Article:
Here is our journey: We saw our primary care doctor which took 9 months to convince something was going on and got a referral. We got referred to ENT who got us in within 2 weeks and after the first visit, ordered our first ultrasound. After those results, we had to have an MRI because they thought she just didn’t sit still for the ultrasound tech to get good enough images. It took 4 months to get in for an MRI because she was so young. MRI results > no salivary glands. We got referred from ENT to Rheumatology. Rheumatology was a 4 month wait. They ruled out any inherited disorders based on lab work. We went back to ENT who then referred us to Genetics. Genetics was a 9 month wait. Once we got in, we had to have insurance approval to run the genetic panel and they wouldn’t run it without insurance approval because the testing is so expensive. 3 months later, insurance approved. We sent off our samples and had our results within the month. Jordyn was 2 years 3 months when we finally got our diagnosis. I started this process the week after she was born. Imagine piecing these symptoms together any older. They blame medications you took 10 years ago, allergies, age.

I have been seeing eye doctors since I was 2. I’ve had glasses since I was 2. I’ve had hundreds (it feels like) of fillings since I’ve had teeth. I have always been told “you have bad eyes,” “your eyes get drier with age,” “You need to brush your teeth,” “are you sure you’re brushing your teeth? this is a lot of cavaties for someone your age.” Not ONCE did anyone put these 2 things together to say “This may be something bigger.” This is why I am convinced that this disorder is far more common than it is actually diagnosed. In my family alone, I can name 9 people who suffer from the same symptoms. My dad, my sister, my nephew, my aunt, my cousin, my cousin’s daughter, my grandma, my daughter and myself. If there are 9 people in just my family – there is someone you know who suffers from this genetic mutation and has been undiagnosed.

In the almost 2 years since Jordyn’s official diagnosis. We have been fighting the battles of getting medical insurance to cover dental and ophthalmology. We have been fighting to find answers, treatments, other people who have the same disorder and we are coming up empty. I don’t want her answer to always be “drink more water”, “put these eye drops in” and “brush your teeth.” We definitely do these things, but there has to be a way to increase the production of the glands she has or the ducts she has, maybe there’s a massage technique for her eyes that can relax the lacrimal glands to produce tears. While having a diagnosis sounds like relief, it has been a lot more work to figure out what to do with the diagnosis. She is a walking expirement with genetics. They’re tracking her problems and documenting them, hoping they will help other kids. We are in a rare genetic disorder clinical trial where they cross compare symptoms of patients with similar diagnoses. But this isn’t being diagnosed enough to actually get any answers. I am writing this blog in hopes of spreading awareness for this disorder in hopes of identifying ways to improve the life of my daughter.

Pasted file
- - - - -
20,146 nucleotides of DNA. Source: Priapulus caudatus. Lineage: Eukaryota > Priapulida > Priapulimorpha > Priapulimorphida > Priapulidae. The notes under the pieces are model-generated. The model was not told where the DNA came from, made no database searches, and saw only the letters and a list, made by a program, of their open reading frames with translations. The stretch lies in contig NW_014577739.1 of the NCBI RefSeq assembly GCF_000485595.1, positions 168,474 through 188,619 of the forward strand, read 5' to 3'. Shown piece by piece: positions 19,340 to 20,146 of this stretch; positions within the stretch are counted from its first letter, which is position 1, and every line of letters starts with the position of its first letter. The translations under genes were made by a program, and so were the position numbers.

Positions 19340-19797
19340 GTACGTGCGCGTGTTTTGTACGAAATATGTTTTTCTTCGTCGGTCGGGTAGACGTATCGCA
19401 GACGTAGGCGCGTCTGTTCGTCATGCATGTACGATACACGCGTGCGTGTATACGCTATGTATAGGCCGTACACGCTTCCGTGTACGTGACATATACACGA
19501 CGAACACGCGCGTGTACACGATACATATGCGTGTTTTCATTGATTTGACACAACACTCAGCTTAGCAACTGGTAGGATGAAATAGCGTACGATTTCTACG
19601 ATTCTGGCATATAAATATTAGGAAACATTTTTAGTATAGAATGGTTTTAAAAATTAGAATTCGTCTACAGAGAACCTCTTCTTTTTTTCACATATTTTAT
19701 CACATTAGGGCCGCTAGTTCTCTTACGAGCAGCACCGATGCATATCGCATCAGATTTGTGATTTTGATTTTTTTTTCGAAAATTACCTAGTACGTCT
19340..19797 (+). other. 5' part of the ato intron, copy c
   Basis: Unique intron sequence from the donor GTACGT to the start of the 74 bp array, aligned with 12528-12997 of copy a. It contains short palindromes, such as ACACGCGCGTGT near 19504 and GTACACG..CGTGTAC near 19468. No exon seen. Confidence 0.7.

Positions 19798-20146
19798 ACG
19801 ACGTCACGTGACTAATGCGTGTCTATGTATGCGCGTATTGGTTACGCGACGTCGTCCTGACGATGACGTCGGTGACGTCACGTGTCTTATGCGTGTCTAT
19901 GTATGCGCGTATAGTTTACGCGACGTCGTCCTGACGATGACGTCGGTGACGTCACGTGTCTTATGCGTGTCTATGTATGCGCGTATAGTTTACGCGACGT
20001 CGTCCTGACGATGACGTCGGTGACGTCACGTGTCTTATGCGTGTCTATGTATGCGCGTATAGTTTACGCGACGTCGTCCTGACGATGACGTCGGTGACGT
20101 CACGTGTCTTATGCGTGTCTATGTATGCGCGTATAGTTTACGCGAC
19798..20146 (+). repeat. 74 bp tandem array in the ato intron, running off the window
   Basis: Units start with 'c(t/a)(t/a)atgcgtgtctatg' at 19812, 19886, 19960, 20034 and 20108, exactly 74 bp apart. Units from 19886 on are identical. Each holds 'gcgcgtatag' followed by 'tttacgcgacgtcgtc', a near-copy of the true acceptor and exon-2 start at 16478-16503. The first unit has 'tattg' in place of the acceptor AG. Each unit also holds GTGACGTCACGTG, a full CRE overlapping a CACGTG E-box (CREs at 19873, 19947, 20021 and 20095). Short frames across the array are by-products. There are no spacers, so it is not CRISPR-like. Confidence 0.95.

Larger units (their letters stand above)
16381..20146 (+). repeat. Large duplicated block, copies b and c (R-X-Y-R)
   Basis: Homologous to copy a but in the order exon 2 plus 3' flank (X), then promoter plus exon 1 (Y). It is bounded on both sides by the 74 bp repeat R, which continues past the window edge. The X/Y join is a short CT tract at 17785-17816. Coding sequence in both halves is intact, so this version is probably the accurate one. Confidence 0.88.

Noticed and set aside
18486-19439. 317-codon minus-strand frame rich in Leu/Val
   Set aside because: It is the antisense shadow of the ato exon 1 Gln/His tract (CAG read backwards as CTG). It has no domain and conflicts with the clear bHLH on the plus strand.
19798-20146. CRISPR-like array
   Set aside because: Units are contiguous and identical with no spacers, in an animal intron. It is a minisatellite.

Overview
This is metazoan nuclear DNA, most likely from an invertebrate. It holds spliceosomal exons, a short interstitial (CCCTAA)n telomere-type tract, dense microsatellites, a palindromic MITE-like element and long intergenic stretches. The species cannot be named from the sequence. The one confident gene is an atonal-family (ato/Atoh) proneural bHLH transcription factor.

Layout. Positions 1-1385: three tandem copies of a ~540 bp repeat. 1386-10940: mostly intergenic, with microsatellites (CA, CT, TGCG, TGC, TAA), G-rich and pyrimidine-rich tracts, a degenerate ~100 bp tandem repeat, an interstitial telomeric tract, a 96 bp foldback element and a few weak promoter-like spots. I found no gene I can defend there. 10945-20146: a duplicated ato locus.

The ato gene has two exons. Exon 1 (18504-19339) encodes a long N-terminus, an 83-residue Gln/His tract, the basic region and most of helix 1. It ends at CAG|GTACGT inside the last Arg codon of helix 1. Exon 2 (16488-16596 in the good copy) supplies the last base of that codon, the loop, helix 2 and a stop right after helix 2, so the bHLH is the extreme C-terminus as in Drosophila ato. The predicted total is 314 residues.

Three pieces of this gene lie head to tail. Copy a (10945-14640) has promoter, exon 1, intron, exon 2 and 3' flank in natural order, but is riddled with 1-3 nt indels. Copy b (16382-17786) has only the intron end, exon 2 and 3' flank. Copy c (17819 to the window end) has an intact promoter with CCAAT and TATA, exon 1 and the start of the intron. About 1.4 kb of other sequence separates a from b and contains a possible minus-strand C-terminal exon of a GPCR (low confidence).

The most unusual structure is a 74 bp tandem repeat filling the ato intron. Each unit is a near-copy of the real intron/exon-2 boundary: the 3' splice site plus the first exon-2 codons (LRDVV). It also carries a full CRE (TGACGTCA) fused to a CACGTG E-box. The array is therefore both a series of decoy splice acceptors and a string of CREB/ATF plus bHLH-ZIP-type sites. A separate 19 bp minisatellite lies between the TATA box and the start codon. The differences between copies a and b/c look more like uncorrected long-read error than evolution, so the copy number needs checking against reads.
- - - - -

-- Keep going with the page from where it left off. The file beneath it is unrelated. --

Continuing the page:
Sometimes balance is an act….

Balance: to keep or put (something) in a steady position so that it does not fall.

I started this blog in the thick of the pandemic. I wanted to share my experiences with others to let them know that they are not alone. What I didn’t anticipate is having all of these ideas in my head but no time to spend putting fingers to keyboard to put them out here. But, I am committing to setting aside time to do just that.

I saw a post yesterday that said “How do you do it all?” and the person thought to themselves “drowning in laundry, solid door dash dedication, sporadic (half assed) home cleaning sprees, late drop offs, extra after school screen time, minimal sleep, minimal expectation” but responded “It is all about BALANCE.” Can we stop acting like you can do it all if you just maintain “balance”??? Do you know how many times I have thrown a ball, or 10, in the air and only caught 1? You can’t juggle it all no matter how balanced you are. You have to be well thought out, coordinated, always with a plan. But, you never have time to think through everything, coordinate it, come up with a plan, so what we all really do is throw each ball in the air praying that we can catch them all. But, sometimes a ball drops…..